Without unique student identifiers across these data sets, analyzing achievement gaps, demonstrating growth, or even pinpointing students in need of support became a much more intensive and challenging task. Our team’s first step was to create a master identification list linking the appropriate student enrollment, demographics and assessment data together. By creating this master file, we were able to more easily respond to schools’ questions regarding specific areas of strength and improvement needs. An additional advantage of unique student identifiers is that they protect student privacy by replacing personal information and also help to improve the overall quality, access, accuracy and reliability of the data.

  2. Simplify data collection and data elements.
    #2: Simplify data collection and data elements.

    As discussed above, schools had many separate data sets. Student enrollment and demographics were commonly maintained within a licensed student information system. However, common student descriptors (e.g., free or reduced lunch, English-language learner, and individualized education plans) were often maintained separately. Student assessment data were commonly only available through the assessment developers’ online portals which required users to be familiar with the online system reporting options. This separation of data complicated connections between data sets and across years which made it difficult to use the data to address equity issues. See here for more information about education equity data.

    To simplify, our team designed a short data template that combined student descriptors and the needed data fields (e.g., student identifiers, grade, race/ethnicity, assessment, period/year, discipline/subject, and score) into a master data set that could easily be filtered in Excel to allow schools to drill down to specific subject test, grade levels, or assessment periods. Our team also provided schools with detailed instructions on how to obtain the required information from the respective assessment portals. The template provided schools with a uniform data structure with minimum required fields that improve overall data management.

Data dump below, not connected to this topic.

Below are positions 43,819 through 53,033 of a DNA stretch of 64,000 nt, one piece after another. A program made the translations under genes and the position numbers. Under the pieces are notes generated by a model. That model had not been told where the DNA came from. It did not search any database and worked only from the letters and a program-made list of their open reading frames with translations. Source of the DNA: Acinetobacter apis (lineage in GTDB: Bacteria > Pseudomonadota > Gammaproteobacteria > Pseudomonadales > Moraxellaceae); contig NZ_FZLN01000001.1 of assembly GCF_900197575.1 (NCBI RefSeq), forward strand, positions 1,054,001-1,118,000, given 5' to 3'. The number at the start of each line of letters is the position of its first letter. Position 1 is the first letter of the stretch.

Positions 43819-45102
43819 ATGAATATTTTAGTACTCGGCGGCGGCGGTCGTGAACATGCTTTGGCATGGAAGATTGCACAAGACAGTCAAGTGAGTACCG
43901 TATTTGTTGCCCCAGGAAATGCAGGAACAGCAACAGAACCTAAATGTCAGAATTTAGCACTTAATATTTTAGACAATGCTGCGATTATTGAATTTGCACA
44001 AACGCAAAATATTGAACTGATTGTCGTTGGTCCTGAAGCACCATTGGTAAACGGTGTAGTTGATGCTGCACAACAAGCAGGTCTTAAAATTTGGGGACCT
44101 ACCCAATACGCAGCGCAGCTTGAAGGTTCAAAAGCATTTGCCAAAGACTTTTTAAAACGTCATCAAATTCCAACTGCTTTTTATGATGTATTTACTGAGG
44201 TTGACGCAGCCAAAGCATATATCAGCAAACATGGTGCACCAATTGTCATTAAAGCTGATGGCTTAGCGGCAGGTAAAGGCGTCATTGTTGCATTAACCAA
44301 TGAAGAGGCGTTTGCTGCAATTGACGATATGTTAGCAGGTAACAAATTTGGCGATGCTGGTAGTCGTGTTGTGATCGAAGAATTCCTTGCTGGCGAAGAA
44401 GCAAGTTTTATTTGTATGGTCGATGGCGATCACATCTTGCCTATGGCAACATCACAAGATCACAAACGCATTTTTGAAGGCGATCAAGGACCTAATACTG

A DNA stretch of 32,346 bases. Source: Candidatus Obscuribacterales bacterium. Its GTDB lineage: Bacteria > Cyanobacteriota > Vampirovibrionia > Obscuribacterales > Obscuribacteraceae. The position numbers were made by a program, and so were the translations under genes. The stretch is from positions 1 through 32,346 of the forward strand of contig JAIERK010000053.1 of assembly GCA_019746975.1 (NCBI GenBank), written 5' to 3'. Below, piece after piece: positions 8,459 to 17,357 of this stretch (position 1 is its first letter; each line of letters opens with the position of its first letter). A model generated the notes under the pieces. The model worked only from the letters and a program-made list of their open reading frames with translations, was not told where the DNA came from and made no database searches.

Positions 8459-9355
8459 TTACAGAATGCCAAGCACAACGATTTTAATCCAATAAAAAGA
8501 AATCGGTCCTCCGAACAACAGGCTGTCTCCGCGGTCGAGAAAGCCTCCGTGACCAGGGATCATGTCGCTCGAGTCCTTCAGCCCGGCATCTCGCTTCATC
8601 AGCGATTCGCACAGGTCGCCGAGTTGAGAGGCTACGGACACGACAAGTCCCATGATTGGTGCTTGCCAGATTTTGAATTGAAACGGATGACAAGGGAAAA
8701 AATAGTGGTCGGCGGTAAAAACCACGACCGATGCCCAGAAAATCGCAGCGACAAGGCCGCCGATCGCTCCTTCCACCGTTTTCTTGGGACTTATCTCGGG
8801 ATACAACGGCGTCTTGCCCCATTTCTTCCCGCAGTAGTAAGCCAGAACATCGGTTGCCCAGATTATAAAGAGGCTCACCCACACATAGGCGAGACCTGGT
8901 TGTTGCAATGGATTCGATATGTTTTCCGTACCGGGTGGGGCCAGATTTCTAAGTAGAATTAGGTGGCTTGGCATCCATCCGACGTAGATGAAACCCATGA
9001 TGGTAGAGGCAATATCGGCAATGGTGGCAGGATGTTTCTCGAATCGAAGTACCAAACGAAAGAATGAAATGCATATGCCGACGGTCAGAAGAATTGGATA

3. Meaningfully interpret assessment data.
    #3: Meaningfully interpret assessment data.

    Understanding the scoring intricacies and details of one assessment may be daunting for schools with limited support, let alone for multiple assessments. So, to helps schools meaningfully interpret their data, our team determined proficiency by student (i.e., proficient/not proficient) and by grade level, separately for each assessment using national/state norms and benchmarks.

    Analyzing proficiency, in this way, helps schools understand the percentage of students performing at or near established benchmarks by grade and subject, as well as evaluate growth from one assessment to another. Additionally, our team also developed four proficiency descriptors for each assessment: 1) exceeds the standards/benchmarks (proficient); 2) meets the standards/benchmarks (proficient); 3) partially meets the standards/benchmarks (not proficient); and 4) does not meet the standards/benchmarks (not proficient). These descriptors helped schools and teachers identify students who could immediately benefit (i.e., students in the partially meets descriptor) from targeted instruction as well as those in need of more intensive support.

  4. Guarantee meaningful access to data.
    #4: Guarantee meaningful access to data.

    One of the primary barriers schools encountered in effectively using their data was providing meaningful access to staff. Whether it was the lack of common identifiers, data sets stored and maintained separately, or complicated reporting features, school administrators and teachers found it difficult to meaningfully interact with their data to answer questions.